Laws About Personal Injury

Have you ever watched a loved one get caught in a serious accident? These situations are extremely stressful. If the accident was your loved one’s fault, then they will wonder about a potentially looming personal injury lawsuit for years. If it was someone else’s fault, your loved one will have to make the call: to sue or not to sue. But not every accident was created equally, and personal injury law draws the line between what compensation covers and what it does not. This is what you should know.

Usually, suing a person or organization because they were responsible for an injury you sustained requires proof of negligence. In other words, it was not an “accident” in the truest sense of the word; instead, it was a preventable act of negligence. Someone caused your injury because they were not handling a certain situation with the expected safety standards.

One particularly tricky law says that a person who was injured by another person’s negligence can sue for personal injury if and only if that person’s “contributory negligence” was more than the defendant’s. In other words, the person being sued was the biggest cause of the accident — even if the person making the case was negligent as well. 

Other laws outline the differences between the general public and those in a certain profession (such as doctors or teachers). These professionals are held to a higher standard of conduct than your average Joe, meaning you can sue them for negligence related to their field of work more easily.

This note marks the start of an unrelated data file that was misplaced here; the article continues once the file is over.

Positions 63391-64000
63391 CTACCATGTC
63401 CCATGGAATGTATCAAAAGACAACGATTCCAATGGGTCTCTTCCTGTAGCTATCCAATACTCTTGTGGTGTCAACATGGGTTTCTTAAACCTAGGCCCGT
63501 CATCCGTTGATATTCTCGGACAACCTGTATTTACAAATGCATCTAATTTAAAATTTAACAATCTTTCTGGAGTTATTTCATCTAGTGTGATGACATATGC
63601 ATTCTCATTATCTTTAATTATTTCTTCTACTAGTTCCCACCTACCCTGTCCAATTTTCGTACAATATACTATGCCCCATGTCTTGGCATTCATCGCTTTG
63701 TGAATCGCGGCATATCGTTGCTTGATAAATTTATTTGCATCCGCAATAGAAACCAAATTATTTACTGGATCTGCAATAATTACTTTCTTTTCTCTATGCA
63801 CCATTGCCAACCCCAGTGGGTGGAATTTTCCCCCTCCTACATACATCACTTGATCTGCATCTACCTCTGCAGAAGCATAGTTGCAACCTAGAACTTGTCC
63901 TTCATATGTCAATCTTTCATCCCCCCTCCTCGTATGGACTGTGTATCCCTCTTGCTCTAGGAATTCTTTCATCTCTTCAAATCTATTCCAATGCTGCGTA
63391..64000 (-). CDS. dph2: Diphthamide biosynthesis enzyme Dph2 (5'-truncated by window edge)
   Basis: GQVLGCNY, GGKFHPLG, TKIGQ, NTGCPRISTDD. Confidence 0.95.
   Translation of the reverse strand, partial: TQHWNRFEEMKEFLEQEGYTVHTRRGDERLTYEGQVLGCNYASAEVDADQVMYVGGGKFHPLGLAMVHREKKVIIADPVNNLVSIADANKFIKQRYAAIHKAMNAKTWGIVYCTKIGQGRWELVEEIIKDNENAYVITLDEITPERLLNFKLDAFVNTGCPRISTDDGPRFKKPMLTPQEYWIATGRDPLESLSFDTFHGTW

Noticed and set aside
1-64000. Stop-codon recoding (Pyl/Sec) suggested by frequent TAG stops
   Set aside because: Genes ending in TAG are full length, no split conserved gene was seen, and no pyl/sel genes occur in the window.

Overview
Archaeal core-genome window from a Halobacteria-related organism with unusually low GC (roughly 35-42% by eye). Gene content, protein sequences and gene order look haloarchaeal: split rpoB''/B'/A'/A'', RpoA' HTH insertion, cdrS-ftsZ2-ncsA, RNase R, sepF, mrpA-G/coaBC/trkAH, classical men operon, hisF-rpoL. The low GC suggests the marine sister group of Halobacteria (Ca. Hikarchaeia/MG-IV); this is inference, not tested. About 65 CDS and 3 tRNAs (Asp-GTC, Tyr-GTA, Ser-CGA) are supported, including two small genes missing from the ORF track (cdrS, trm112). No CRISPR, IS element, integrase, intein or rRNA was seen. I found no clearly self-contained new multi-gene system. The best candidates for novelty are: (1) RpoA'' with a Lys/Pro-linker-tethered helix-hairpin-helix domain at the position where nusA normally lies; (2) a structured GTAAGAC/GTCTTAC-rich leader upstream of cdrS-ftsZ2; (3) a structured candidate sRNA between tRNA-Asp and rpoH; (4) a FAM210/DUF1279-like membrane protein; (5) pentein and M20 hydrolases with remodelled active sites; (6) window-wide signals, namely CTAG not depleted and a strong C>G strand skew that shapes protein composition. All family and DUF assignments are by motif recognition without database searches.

There is also a difference between civil negligence and criminal negligence. The former means that a defendant’s negligence may have led to a catastrophic accident but that the defendant broke no laws in the process. The latter means that a defendant’s negligence was both criminal and civil. In such cases the plaintiff is more likely to win a civil case when the defendant has already been charged and convicted with a crime related to the accident.

Personal injury law is also guided by a statute of limitations. These statutes are mostly dependent on the type of accident, whether negligence was criminal or civil in nature, and the region where the accident occurred. For example, a true “personal” injury in a state like Pennsylvania is bound by a two-year statute of limitation. Libel is technically a personal injury as well, but is bound by a less strict one-year statute of limitation. Longer statutes exist for rent collection and broken contracts. 21 years for the former and 20 years for the latter!

There are other aspects of personal injury law to consider — such as when the statute of limitations kicks in. For more detailed information related to personal injury law in your state, request the services of a personal injury lawyer.

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